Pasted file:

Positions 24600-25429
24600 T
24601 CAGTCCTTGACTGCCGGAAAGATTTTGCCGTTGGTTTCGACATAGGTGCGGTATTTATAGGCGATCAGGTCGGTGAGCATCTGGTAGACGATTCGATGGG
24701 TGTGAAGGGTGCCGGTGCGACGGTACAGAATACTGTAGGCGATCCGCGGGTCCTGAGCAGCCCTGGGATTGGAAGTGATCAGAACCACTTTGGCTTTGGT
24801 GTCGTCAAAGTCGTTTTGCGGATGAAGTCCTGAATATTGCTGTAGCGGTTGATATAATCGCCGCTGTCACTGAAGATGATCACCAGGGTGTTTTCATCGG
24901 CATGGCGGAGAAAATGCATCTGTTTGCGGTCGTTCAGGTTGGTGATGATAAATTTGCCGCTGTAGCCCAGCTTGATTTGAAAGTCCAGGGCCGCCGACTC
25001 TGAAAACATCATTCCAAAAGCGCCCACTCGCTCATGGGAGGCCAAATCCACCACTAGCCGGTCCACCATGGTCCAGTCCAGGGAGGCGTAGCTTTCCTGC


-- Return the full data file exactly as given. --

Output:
Positions 24600-25429
24600 T
24601 CAGTCCTTGACTGCCGGAAAGATTTTGCCGTTGGTTTCGACATAGGTGCGGTATTTATAGGCGATCAGGTCGGTGAGCATCTGGTAGACGATTCGATGGG
24701 TGTGAAGGGTGCCGGTGCGACGGTACAGAATACTGTAGGCGATCCGCGGGTCCTGAGCAGCCCTGGGATTGGAAGTGATCAGAACCACTTTGGCTTTGGT
24801 GTCGTCAAAGTCGTTTTGCGGATGAAGTCCTGAATATTGCTGTAGCGGTTGATATAATCGCCGCTGTCACTGAAGATGATCACCAGGGTGTTTTCATCGG
24901 CATGGCGGAGAAAATGCATCTGTTTGCGGTCGTTCAGGTTGGTGATGATAAATTTGCCGCTGTAGCCCAGCTTGATTTGAAAGTCCAGGGCCGCCGACTC
25001 TGAAAACATCATTCCAAAAGCGCCCACTCGCTCATGGGAGGCCAAATCCACCACTAGCCGGTCCACCATGGTCCAGTCCAGGGAGGCGTAGCTTTCCTGC